CCS Spotlight on Karen Lunsford
Lunsford teaches her first CCS Course (STEM Stories) and publishes Toward Wayfinding: A Metaphor for Understanding Writing Experiences
In Spring 2020, the College of Creative Studies (CCS) welcomed Professor Karen Lunsford to the CCS Writing & Literature program where she is teaching STEM Stories.
Karen joined UCSB in 2003 as an Assistant Professor in the Writing Program after completing her Ph.D. at the University of Illinois. Currently, Karen is an Associate Professor of Writing and the Director of the Ph.D. Emphasis in Writing Studies at UCSB. Karen had heard about CCS from her UCSB Writing Program colleagues. Then in 2015, an opportunity arose for Karen to become more involved at CCS by assisting with the College’s re-launch of its Literature major as Writing & Literature, which combines three disciplines: literary studies, creative writing, and writing studies. Karen continued to engage with CCS and became more familiar with CCS students when she presented her collaborative research on copyright law in writing studies at a Writing & Literature professional seminar. “What impressed me most about these students is their interest not just in the factual content of a discipline, but also in understanding the culture and history of that discipline,” Karen explained. “For example, students who attended the presentations about copyright had already encountered copyright issues in writing and producing their own texts. But they were also interested in the theories behind copyright.” Karen continued, “I can count on CCS students to be intellectually curious about a broad range of topics–intellectually rigorous in exploring those topics deeply and thoroughly.”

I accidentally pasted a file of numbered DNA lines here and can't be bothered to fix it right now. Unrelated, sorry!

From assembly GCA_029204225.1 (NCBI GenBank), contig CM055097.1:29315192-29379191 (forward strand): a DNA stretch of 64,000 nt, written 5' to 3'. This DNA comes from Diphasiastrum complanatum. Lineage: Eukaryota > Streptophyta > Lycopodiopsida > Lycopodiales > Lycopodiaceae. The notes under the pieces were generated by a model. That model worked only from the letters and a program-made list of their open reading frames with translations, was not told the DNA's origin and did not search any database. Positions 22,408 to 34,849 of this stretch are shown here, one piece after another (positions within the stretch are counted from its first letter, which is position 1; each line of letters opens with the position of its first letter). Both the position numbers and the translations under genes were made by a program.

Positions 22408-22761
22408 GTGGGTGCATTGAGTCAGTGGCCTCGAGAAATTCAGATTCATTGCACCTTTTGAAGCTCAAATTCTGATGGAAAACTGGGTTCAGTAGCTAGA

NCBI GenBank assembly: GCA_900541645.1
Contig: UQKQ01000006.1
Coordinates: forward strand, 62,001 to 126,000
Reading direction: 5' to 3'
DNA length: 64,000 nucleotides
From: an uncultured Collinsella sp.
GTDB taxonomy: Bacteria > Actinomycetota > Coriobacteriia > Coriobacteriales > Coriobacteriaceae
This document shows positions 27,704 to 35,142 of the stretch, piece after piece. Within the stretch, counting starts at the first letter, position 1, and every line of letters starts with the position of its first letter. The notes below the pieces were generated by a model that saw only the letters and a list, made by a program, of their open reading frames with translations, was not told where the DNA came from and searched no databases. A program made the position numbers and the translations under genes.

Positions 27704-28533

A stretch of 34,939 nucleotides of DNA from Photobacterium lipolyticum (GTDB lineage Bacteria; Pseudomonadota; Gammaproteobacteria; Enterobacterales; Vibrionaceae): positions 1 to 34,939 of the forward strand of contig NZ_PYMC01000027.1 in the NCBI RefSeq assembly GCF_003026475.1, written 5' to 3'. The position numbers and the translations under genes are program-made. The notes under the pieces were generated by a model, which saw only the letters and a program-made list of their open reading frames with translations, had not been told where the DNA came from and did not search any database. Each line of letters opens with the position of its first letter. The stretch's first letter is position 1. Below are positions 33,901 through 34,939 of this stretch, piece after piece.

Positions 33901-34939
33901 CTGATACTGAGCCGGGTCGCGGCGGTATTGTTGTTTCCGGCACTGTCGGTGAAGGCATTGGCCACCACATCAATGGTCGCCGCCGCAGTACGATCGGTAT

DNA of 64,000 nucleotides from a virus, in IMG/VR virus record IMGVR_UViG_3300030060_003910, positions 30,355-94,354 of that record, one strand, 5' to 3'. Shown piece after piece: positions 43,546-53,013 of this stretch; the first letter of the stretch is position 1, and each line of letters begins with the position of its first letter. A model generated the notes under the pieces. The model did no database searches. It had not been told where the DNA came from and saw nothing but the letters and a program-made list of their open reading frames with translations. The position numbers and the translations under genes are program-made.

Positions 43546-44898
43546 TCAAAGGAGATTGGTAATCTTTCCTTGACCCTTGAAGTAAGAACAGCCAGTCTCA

I can count on CCS students to be intellectually curious about a broad range of topics–intellectually rigorous in exploring those topics deeply and thoroughly.
Enthusiastic about a more established connection with CCS, Karen spoke with CCS Writing & Literature Faculty Coordinator Kara Mae Brown about developing courses to support the writing studies requirements for the major. The idea for the course STEM Stories was born. “I’m delighted to be working with one of the very few undergraduate programs in California offering writing studies as an option,” said Karen. Instead of focusing on the techniques behind communicating Science, Technology, Engineering, and Math (STEM) topics to a non-specialist audience, Professor Lunsford wanted to delve deeper into the impact of stories on STEM disciplines. “It is not a how-to course. And it is not a course focused on communicating about STEM topics with the public,” per Karen. “Instead, STEM Stories focuses on the work that stories (narratives) do within STEM disciplines. We are reading research that analyzes the different kinds of work that narratives can do for professionals in different STEM fields.” Karen gave the example of reading Rita Charon’s work on narrative medicine which seeks to improve empathy in doctor-patient relationships by teaching doctors to better understand the stories that patients tell about their illnesses.